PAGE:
The Book of Memory
U.S.: Feb. 2, 2016 | FSG
U.K.: Aug. 20, 2015 | Faber & Faber
Memory is an albino black woman sitting on death row in a Zimbabwe jail, convicted of murdering a white man—her guardian—in the turbulent era following independence. She writes her life story in notebooks given to her by an American journalist who focuses on miscarriages of justice and has taken an interest in her case. At the age of 9, Memory was sold by her parents and taken from her childhood home in a Harare township to live with a white single man, a lecturer at the university. Her complex, tragic story unfolds piece by piece and details of mundane prison life intrude as she tries to make sense of her family and fate. Gappah’s first novel is a gripping and original story of superstition, prejudice, and failure to communicate in a corrupt, divided, and dysfunctional society.
Where My Heart Used to Beat
U.S.: Jan. 15, 2016 | Henry Holt
U.K.: Oct.9, 2015 | Hutchinson
Sebastian Faulks, best-known for his highly acclaimed French trilogy including Birdsong, returns to neuroscience and psychiatry in Where My Heart Used to Beat. His protagonist, Robert Hendricks, a lonesome psychiatrist, begins to reconnect with a past he has shut out after he is invited to stay on an island off the French coast by an elderly colleague. The novel has met with lukewarm critical response: writing in the Irish Times, the novelist Anna Carey described the characters as humourless and flat, while the Guardian said it was “enjoyable if uneven.” The best praise was reserved for the passages set during World War II in Italy, which the Independent called “savage and brutal.”
The White Road
De Waal, Edmund
U.S.: Nov. 3, 2015 | FSG
U.K.: Sept. 24, 2015 | Chatto and Windus
The author of the bestselling The Hare With the Amber Eyes is also Britain’s most successful ceramic artist. His new book takes him on a personal “pilgrimage of sorts” in search of the history and raw materials of porcelain as he examines the power it wields over obsessive collectors. De Waal’s quest takes him to China, Dresden, Cornwall, the Appalachians, Venice, and Versailles, and along the way we encounter historical characters, including Josiah Wedgewood, Louis XIV, and the Yongle emperor. Writing in the Spectator, A.S. Byatt described de Waal as “a master of juxtaposition.” In his Financial Times review, A.N. Wilson wrote, “I loved nearly every word of this book.”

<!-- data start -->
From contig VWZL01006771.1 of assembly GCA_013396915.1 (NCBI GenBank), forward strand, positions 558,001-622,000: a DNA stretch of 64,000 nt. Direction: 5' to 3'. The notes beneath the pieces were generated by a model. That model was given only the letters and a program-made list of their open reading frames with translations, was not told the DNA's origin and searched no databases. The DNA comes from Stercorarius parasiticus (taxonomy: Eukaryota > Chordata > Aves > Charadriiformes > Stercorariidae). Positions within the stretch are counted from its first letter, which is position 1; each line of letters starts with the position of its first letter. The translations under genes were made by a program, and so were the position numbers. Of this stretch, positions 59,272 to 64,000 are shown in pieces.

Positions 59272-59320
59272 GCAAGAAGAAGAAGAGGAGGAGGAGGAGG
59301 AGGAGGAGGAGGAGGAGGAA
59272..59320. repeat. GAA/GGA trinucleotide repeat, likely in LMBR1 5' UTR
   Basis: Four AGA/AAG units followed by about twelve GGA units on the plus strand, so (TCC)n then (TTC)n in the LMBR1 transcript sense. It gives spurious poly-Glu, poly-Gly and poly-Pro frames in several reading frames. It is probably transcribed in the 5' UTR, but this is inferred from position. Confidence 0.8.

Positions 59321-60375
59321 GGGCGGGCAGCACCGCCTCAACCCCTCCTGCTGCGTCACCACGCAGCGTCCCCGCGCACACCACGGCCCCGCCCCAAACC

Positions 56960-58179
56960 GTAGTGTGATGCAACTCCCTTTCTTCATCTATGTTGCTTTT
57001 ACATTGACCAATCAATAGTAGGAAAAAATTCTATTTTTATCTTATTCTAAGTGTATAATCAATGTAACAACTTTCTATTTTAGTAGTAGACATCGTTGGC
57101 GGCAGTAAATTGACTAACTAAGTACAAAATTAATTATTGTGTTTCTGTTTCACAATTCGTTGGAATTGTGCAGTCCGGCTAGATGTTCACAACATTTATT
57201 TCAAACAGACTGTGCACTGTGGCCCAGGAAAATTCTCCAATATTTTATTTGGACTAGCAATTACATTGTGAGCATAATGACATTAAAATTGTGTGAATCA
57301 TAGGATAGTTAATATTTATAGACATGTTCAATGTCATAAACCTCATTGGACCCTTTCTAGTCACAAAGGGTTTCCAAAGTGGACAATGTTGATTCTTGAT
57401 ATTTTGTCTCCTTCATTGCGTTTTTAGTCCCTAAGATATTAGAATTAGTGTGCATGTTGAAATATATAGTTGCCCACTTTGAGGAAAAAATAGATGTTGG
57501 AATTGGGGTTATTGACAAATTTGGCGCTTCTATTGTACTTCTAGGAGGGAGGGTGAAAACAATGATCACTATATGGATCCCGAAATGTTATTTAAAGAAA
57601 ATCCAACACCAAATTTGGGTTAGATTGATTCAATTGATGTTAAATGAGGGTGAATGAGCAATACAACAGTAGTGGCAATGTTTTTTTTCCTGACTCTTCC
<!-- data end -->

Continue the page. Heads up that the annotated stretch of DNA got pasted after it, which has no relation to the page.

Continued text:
U.S.: Feb. 23, 2016 | Michael Joseph
U.K.: July 30, 2015 | Michael Joseph
Barney Campbell served in Afghanistan as an officer in the British army, and his fictional account of the war is accordingly authentic, whether he is describing the tedium of clearing mined routes, the horror of a stomach bug in the middle of a combat operation, the banter of the troops, or their shared dread of losing multiple limbs to an explosive device. His main character, Tom Chamberlain, is a Cambridge graduate in English literature whose girlfriend cannot understand why he has to join the army instead of seeking a job in the City, like everyone else. Campbell captures the adrenalin and the camaraderie of war, the homesickness when away, and the sense of alienation on returning home. His prose is marred by overuse of army jargon and dozens of acronyms which interrupt the flow by repeatedly sending the reader to rummage for the glossary.
Catherine Hickley is a Berlin-based arts journalist. Her first book, The Munich Art Hoard: Hitler’s Dealer and His Secret Legacy, was published by Thames & Hudson (except in North America) on Sept. 21.